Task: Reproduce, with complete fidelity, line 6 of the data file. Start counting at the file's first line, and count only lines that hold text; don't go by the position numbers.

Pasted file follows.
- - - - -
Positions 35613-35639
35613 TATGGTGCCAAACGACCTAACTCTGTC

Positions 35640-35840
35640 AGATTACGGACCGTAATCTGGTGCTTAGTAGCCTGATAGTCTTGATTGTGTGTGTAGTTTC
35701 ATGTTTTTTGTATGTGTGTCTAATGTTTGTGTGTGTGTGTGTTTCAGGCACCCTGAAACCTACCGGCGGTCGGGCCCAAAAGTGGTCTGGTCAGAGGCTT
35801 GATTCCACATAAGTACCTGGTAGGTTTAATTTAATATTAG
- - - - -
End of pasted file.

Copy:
35801 GATTCCACATAAGTACCTGGTAGGTTTAATTTAATATTAG